To Respond To Health Reform Myths, Let’s Start ‘A Chain Email Of Our Own,’ Axelrod Says
An email from a top presidential advisor and a new television ad campaign represent increased efforts to counter "misrepresentations" on health care reform.
The Washington Post reports: "The White House and its allies stepped up efforts Thursday to counter 'myths' about health-care reform amid signs that angry confrontations over the issue between critics and Democratic lawmakers are having some impact on Americans' perceptions." David Axelrod, a senior advisor to President Obama, sent an e-mail -- also posted on the White House Web site -- to supporters Thursday morning charging "that critics of the administration's health-care proposals are spreading 'all sorts of lies and distortions' through 'viral e-mails' that are flying around unchecked. He urged supporters to help start 'a chain e-mail of our own' to rebut what Obama has called 'these wild misrepresentations.'" Axelrod's e-mail also offered a list of eight ways "reform provides security and stability to people with or without health insurance coverage." It also offers eight reform myths and eight reasons action"is needed 'now.'"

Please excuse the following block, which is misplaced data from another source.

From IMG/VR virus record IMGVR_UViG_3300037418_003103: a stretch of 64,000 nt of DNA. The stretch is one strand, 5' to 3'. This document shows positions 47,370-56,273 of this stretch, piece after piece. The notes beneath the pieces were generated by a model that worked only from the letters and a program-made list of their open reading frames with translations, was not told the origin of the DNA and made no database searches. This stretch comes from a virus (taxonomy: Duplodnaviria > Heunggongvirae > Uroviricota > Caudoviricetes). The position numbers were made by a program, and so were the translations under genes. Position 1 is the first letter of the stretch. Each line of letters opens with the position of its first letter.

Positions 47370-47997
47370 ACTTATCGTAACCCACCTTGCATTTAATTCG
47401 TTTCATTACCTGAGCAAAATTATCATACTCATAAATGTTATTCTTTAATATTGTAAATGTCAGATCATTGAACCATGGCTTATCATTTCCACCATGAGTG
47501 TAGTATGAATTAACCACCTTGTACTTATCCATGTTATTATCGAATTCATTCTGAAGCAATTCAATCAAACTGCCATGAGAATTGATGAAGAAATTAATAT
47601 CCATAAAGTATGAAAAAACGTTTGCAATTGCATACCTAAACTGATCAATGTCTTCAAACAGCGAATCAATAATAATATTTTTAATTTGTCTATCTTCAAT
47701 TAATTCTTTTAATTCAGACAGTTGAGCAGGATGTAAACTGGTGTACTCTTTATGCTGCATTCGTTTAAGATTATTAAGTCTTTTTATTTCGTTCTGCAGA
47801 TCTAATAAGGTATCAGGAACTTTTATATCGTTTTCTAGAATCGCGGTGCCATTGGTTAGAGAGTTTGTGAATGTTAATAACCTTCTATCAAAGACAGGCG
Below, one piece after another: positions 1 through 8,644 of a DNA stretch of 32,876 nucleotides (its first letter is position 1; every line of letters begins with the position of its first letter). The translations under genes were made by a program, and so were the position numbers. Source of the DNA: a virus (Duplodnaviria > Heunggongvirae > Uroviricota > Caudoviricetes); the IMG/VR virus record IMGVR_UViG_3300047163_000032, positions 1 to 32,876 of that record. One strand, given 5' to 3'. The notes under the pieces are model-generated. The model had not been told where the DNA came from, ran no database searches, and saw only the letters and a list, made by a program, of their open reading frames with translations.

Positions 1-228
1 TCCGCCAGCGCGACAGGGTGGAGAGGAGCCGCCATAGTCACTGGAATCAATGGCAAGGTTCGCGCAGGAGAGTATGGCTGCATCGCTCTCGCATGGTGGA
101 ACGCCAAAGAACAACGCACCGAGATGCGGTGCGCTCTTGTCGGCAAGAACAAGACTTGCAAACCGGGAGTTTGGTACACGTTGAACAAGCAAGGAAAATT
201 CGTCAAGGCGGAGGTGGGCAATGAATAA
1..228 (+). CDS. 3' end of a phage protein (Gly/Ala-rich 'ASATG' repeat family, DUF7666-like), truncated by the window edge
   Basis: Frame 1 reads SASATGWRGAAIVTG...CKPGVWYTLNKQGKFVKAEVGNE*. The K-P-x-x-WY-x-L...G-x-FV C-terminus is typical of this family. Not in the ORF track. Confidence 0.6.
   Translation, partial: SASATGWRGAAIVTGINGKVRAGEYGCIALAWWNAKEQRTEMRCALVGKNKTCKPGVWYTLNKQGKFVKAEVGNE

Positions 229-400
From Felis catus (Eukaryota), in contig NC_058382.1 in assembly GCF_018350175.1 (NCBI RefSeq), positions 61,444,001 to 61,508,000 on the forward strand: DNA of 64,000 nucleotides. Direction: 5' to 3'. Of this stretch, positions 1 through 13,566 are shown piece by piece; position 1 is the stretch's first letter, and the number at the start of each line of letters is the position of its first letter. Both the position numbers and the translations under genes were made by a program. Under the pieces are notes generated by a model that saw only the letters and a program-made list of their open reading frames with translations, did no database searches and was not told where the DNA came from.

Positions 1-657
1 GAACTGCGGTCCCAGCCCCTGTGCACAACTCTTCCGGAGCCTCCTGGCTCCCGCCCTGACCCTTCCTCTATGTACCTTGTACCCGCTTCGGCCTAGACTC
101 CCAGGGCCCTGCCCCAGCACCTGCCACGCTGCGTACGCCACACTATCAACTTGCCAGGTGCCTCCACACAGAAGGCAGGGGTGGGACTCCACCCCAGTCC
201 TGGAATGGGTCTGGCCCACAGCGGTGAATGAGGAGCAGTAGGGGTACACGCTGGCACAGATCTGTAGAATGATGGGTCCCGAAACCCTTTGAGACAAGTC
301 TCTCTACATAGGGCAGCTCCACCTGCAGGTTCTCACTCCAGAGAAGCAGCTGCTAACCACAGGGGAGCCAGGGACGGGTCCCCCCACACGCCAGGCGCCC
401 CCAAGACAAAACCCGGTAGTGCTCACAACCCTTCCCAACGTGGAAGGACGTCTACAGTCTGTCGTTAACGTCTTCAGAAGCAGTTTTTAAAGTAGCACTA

The Post article also noted that a coalition of groups backing Obama's overhaul efforts launched a $12 million TV ad campaign Thursday to reinforce reform messages for conservative Democratic House members or senators who represent districts with conservative constituents. "The coalition distributing the ads, called Americans for Stable Quality Care, is funded largely by the pharmaceutical industry and includes the American Medical Association, FamiliesUSA and the Federation of American Hospitals, as well as Pharmaceutical Research and Manufacturers of America, the lobby known as PhRMA, and the Service Employees International Union, Politico said" (Branigin, 8/13).
Meanwhile, the New York Times' health care blog Prescriptions detailed the U.S. Chamber of Commerce's new ad, "Balloons." The Chamber "has taken to the airwaves, already cluttered with health care ads, with the goal of defeating the idea of a government-run health insurance option." Though offering no exact amount, Chamber officials said they are spending "multimillions of dollars," making this ad buy one of the biggest by a single group so far in the health care debate" (Seelye, 8/13).